Understanding Older Adults’ Post-adoption Usage Behavior and Perceptions of Mobile Technology
Qingchuan Li and Yan Luximon*
School of Design, The Hong Kong Polytechnic University, Hong Kong
Little is known about how older adults use and perceive mobile technology after their initial adoption. This study investigated older adults’ post-adoption usage behavior and user perceptions regarding advanced mobile technologies. It also examined the relationships among usage behavior, user perceptions, user characteristics, and technology features. Specifically, user characteristics of demographic factors and user capabilities were examined using self-report and performance measurements. Technology features, usage behavior, and user perceptions were investigated using semi-structured interviews. The results indicated that for post-adoption behavior, older adults were still in the early adoption stage. They generally demonstrated positive attitudes toward mobile technologies but also reported the complexity of technologies. User characteristics, such as age, and capability of processing speed and attention, significantly influenced older adults’ post-adoption usage behavior. Decreased visual abilities were observed to be critical factors related to older adults’ perceived usefulness and perceived efficiency of mobile technologies. Technology features also presented some noteworthy problems that influenced older adults’ perceived usability, particularly regarding navigation problems and icon design. This study provides a detailed understanding of how older adults use and perceive mobile technologies in the post-adoption phase from the perspectives of user characteristics and technology features to encourage further adoption.
Keywords – Mobile Technology, Older Adults, Post-adoption Behavior, Technology Features, User Characteristics.
Relevance to Design Practice – This study provides designers with a more comprehensive understanding of how older adults behave after adopting mobile technologies. By assessing user characteristics and technology features that facilitate or buffer older adults’ post-adoption behavior, this study can be the theoretical basis for designers to develop further guidelines encouraging upgraded adoption behavior.
Citation: Li, Q., & Luximon, Y. (2018). Understanding older adults’ post-adoption usage behavior and perceptions of mobile technology. International Journal of Design, 12(3), 93-110.
Received January 6, 2017; Accepted June 25, 2018; Published December 31, 2018.
Copyright: © 2018 Li & Luximon. Copyright for this article is retained by the authors, with first publication rights granted to the International Journal of Design. All journal content, except where otherwise noted, is licensed under a Creative Commons Attribution-NonCommercial-NoDerivs 2.5 License. By virtue of their appearance in this open-access journal, articles are free to use, with proper attribution, in educational and other non-commercial settings.
*Corresponding Author: firstname.lastname@example.org
Qingchuan Li is a PhD candidate in School of Design at The Hong Kong Polytechnic University. She holds a Bachelor of Engineering in Industrial Design from Sichuan University and a Master’s degree in Industrial Engineering from The University of Hong Kong. Her research interests focus on human-computer interaction, usability and user experience, user-centered design, and universal design.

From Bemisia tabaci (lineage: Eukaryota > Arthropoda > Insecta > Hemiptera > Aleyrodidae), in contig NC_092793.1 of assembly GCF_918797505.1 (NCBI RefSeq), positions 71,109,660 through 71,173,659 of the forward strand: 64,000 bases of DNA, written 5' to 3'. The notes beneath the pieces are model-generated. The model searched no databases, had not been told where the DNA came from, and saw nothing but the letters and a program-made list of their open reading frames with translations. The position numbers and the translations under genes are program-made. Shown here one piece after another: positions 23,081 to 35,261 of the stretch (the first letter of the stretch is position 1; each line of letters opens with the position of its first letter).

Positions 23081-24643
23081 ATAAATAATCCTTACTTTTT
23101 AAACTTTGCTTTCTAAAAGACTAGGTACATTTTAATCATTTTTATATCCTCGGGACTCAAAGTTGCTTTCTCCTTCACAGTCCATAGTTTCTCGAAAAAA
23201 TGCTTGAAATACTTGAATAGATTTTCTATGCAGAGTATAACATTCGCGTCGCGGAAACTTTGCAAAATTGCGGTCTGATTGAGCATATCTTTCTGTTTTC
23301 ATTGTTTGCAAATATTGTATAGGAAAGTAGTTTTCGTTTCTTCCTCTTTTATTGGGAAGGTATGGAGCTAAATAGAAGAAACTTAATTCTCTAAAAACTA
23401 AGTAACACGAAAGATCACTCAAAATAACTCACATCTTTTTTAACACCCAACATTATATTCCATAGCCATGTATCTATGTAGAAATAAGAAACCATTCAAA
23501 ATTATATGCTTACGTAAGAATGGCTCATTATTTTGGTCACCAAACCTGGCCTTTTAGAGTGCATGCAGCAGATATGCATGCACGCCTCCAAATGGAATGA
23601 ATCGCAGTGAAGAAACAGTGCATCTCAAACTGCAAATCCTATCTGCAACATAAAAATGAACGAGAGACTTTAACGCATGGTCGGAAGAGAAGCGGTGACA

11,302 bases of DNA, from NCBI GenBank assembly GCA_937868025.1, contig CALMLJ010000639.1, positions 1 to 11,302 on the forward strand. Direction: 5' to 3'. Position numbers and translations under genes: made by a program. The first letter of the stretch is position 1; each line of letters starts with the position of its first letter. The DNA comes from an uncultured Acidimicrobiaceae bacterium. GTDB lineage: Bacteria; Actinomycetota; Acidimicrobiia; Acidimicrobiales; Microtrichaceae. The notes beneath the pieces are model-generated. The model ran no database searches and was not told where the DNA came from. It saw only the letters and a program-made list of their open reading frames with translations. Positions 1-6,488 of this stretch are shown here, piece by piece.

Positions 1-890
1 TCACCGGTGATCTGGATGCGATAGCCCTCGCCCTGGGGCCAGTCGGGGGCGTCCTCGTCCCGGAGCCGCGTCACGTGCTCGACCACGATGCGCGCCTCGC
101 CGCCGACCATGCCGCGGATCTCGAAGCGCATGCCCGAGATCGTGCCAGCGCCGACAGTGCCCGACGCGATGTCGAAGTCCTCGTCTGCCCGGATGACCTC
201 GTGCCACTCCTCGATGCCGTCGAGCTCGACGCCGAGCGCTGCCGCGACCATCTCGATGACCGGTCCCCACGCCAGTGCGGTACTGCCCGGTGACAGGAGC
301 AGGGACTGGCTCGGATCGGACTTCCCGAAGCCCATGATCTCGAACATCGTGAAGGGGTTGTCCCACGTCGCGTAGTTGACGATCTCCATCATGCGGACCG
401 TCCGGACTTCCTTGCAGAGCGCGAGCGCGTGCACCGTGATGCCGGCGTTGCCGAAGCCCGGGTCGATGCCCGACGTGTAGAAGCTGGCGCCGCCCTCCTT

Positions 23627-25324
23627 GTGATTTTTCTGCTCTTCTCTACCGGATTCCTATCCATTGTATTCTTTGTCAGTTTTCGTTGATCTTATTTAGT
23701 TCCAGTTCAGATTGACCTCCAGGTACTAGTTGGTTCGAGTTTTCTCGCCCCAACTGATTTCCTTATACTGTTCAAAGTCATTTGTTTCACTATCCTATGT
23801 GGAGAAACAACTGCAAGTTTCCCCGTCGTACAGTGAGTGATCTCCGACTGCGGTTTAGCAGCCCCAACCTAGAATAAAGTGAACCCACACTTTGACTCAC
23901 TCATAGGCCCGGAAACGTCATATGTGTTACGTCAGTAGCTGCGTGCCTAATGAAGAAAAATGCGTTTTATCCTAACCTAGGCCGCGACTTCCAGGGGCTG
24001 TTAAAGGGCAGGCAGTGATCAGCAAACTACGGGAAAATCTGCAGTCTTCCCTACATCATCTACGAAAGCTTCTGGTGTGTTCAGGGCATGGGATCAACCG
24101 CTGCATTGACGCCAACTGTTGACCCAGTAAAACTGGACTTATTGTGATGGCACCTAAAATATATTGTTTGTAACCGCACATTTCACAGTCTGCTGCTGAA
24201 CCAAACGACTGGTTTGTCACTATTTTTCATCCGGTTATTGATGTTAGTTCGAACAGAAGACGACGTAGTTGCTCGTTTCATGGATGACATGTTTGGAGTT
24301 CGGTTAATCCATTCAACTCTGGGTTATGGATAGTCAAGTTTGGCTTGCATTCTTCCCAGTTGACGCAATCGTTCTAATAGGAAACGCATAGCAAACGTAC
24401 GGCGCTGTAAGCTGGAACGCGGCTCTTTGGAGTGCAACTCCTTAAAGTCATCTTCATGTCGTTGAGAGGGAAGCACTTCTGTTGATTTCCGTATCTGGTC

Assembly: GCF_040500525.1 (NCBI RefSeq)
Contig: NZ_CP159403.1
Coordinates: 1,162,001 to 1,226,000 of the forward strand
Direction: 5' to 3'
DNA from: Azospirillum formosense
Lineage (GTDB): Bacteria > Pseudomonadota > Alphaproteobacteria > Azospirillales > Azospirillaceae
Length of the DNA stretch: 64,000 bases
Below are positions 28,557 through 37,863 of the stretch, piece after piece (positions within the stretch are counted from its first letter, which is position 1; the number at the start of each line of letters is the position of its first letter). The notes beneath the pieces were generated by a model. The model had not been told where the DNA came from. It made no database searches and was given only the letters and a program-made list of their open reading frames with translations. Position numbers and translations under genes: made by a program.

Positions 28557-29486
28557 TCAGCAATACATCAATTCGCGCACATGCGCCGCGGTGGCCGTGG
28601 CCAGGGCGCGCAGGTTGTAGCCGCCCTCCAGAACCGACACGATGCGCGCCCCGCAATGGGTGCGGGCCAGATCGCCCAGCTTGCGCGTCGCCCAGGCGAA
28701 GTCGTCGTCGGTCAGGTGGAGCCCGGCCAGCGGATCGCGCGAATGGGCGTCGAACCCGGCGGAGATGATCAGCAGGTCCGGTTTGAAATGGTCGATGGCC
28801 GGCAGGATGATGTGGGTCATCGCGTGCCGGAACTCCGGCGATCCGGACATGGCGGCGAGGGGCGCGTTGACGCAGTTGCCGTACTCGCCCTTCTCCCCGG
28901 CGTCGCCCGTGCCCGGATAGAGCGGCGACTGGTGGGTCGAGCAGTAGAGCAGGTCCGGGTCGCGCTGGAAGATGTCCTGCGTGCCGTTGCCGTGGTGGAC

Dr. Yan Luximon is an Assistant Professor in School of Design at The Hong Kong Polytechnic University. She also serves as Lab Leader for Asian Ergonomics Design Lab and Deputy Discipline Leader for BA Product Design. She has published over 80 peer-reviewed journal papers, book chapters, patents, and international conference papers. Her research interests include ergonomics in design, anthropometry and its application in design, 3D digital human modeling and CAD, design tool and visualization, head and face related products, human computer interaction, cultural difference, statistical and mathematical models.
Mobile technology use is becoming imperative for older adults to remain independent and active for longer (Mitzner et al., 2010). Older adults, it has been reported, perceive various benefits of mobile technology; it helps older adults maintain and develop social relationships, monitor and manage their health status, and benefit from security services (Gao, Ebert, Chen, & Ding, 2015; Jeong, Salvendy, & Proctor, 2010). Contemporary mobile technologies also offer smaller displays, direct manipulation interfaces, and numerous functions that can be accessed in any location and at any time; thus, they are much easier for older adults to use than earlier technologies. Nevertheless, the development of advanced mobile technologies has also introduced unprecedented challenges that may lead to unforeseen adoption and usage patterns for older adults (Zhou, Rau, & Salvendy, 2012). Firstly, while mobile technology has been implemented as a platform with high mobility, security, and functionality, the integration of such features makes all stages of mobile technology adoption more complicated than is required for general technologies, from the intention to use the technologies, to the early adoption of basic functions, and finally to the upgraded use of advanced functions. Secondly, from a user perspective, characteristics of the older adult population, such as subjective norms and age-related declines in capabilities, may influence how older adults use and perceive mobile technology in their daily lives (Pan & Jordan-Marsh, 2010; Wagner, Hassanein, & Head, 2014).